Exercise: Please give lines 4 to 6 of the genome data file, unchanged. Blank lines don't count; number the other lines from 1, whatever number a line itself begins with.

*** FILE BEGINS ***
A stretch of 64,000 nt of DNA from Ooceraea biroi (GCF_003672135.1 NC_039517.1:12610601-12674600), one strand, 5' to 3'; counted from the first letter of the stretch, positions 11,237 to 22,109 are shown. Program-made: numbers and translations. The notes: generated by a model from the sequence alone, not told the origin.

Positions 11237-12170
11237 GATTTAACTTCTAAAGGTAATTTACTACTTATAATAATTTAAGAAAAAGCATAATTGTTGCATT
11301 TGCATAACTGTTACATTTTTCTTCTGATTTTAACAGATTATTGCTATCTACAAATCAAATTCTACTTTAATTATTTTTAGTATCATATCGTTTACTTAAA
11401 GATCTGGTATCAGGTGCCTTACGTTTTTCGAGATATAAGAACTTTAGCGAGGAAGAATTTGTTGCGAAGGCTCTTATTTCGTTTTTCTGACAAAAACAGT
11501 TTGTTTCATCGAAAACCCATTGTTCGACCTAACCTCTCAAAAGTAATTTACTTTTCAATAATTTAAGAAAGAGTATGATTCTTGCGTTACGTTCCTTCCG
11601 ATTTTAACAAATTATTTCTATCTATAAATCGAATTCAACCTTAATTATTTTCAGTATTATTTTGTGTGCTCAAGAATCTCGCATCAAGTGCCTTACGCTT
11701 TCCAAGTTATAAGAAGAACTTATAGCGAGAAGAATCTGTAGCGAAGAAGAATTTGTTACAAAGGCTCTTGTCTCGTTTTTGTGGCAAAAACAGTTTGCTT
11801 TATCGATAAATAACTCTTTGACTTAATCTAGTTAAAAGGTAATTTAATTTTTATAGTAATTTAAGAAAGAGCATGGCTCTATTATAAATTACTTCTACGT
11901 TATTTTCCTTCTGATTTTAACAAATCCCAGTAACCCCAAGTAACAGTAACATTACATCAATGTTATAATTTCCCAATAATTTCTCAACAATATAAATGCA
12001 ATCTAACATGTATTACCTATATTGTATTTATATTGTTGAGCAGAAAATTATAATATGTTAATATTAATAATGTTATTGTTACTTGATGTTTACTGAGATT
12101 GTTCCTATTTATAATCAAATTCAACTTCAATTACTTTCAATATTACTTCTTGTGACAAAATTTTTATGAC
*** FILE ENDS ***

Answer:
11301 TGCATAACTGTTACATTTTTCTTCTGATTTTAACAGATTATTGCTATCTACAAATCAAATTCTACTTTAATTATTTTTAGTATCATATCGTTTACTTAAA
11401 GATCTGGTATCAGGTGCCTTACGTTTTTCGAGATATAAGAACTTTAGCGAGGAAGAATTTGTTGCGAAGGCTCTTATTTCGTTTTTCTGACAAAAACAGT
11501 TTGTTTCATCGAAAACCCATTGTTCGACCTAACCTCTCAAAAGTAATTTACTTTTCAATAATTTAAGAAAGAGTATGATTCTTGCGTTACGTTCCTTCCG